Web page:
With the absence of my Thursday edition of Balog’s Bass War, you’re probably wondering where I’ve been. Those of you quick to the draw might have read a piece that was indeed published that morning, but was later taken down due to inaccuracies on my part. So, for the first time in history, I’m writing a rebuttal. To myself.

My original intent this week was to, again, comment on all the happenings surrounding development of the Bass Pro Tour and how it may affect all the players involved. Like many of you, I frothed at the mouth over the BassFan piece released earlier, comparing apples to apples of the big three tournament circuits, and I quickly established my take on the issues.

However, upon doing so, something just didn’t seem right. You may recall that, in my piece the week prior, I reflected how nearly all the news coming forth was “mostly gossip," and how it would be “irresponsible to speculate further” as to much of the direction. I should have trusted my gut.

In my now vanquished piece, I pointed out a few things that many of you may be thinking, but few, possibly, are understanding. Let’s back up a bit.

As the week has developed, we’ve seen a major overhaul in tournament awards, apparent sponsor commitments and entry-fee structure thanks to the newly formed BPT. B.A.S.S. quickly followed suit, dumping in millions in cash, loosening entry restrictions and apparently making it essentially free for returning customers to participate.

Also, pulling from the information brought forth, what we first learned was that the BPT would require entry fees not unlike any other pro trail, and that B.A,S,S, quickly matched or exceeded the BPT’s claim of additional prize money for competitors.

Therein, however, lies the discrepancy.

As we’re finding now, the BPT will be a vast entity, complete with regular-season events, Cup events, and possibly more than one championship. Originally, dollars and cents were figured in terms of their regular-season tournaments alone, and the additions were not accounted for.

Also, there’s rumor (Oh no, it’s the slippery slope again!) of reduction or removal of entry fees for certain players.

So, in terms of true dollars and cents, we really don’t have all the facts.

Other potential talking points include weigh-ins vs. immediate release, live feeds vs. television shows and opportunities for anglers to gain exposure. When comparing the accepted format of tournament fishing to the MLF model, it’s easy to consider issues. First off, what about the thousands of fans showing up to weigh-ins who want to rub elbows with their heroes? This was an aspect of tournament fishing we were all told was critical to “angler recruitment” and the like.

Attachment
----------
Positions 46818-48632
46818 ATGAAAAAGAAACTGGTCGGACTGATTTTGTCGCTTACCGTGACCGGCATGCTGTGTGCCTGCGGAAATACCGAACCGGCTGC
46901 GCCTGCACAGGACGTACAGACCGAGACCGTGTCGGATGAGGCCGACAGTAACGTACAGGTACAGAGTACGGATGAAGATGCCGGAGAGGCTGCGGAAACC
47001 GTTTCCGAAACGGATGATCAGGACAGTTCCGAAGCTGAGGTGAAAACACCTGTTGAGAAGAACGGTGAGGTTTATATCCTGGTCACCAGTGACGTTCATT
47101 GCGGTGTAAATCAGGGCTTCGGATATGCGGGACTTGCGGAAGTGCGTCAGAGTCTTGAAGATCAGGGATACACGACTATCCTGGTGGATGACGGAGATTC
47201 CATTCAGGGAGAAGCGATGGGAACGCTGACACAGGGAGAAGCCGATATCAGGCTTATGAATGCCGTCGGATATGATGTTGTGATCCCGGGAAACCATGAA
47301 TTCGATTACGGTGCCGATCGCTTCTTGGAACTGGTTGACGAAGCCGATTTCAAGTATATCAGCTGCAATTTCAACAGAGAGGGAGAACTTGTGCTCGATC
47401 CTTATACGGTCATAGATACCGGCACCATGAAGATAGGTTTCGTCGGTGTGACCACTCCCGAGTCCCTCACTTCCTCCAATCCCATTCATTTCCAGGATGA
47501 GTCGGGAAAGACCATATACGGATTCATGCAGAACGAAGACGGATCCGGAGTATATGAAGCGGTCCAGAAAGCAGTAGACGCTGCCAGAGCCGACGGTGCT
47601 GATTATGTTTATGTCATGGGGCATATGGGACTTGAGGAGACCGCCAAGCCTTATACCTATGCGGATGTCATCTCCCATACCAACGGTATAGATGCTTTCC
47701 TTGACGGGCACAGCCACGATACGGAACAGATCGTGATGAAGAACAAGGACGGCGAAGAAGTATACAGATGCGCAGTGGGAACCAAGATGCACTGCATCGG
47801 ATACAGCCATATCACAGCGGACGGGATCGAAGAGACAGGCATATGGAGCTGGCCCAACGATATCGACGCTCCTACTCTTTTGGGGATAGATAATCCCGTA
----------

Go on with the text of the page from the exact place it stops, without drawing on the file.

And how is it that the MLF model will gain exposure for the anglers, and, more importantly, their sponsors? In past MLF shows I’ve watched, I saw no way for a fisherman to promote his chosen rod, reel, line or lure, unless that brand matched that of an MLF sponsor.

Behind the scenes, I’m being cautioned not to jump the gun. This isn’t their first rodeo.

It appears that, in the case of the BPT, the final details are yet to shake out. Much information is not yet available due to non-disclosure agreements entered in by numerous parties. In essence, things are still developing, so at this point, it would be irresponsible to speculate further.

I remember hearing that somewhere…

Realistically, all we truly know are two things:

1. FLW apparently doesn’t have plans to make any major changes, and is secure in their current business model (a story for another time).

2. Neither B.A.S.S. nor the newly formed BPT have finalized their changes and made them public.

This top-secret aspect continues to surprise me. I would think that, if I had a product I felt was the best in the world and wanted to sell, I’d show it off to everybody. However, when it comes to our industry, I’m not that surprised.

I refuse to speculate; instead, I’ll continue to give credit where it’s due. Without question, the developments put in place by the BPT are resulting in the biggest changes to hit professional bass fishing since the mid '90s, with the creation of the FLW Tour. That’s been over 20 years ago, folks, and it’s about time somebody got through to the world.

(Joe Balog is the often-outspoken owner of Millennium Promotions, Inc., an agency operating in the fishing and hunting industries. A former Bassmaster Open and EverStart Championship winner, he's best known for his big-water innovations and hardcore fishing style. He's a popular seminar speaker, product designer and author, and is considered one of the most influential smallmouth fishermen of modern times.)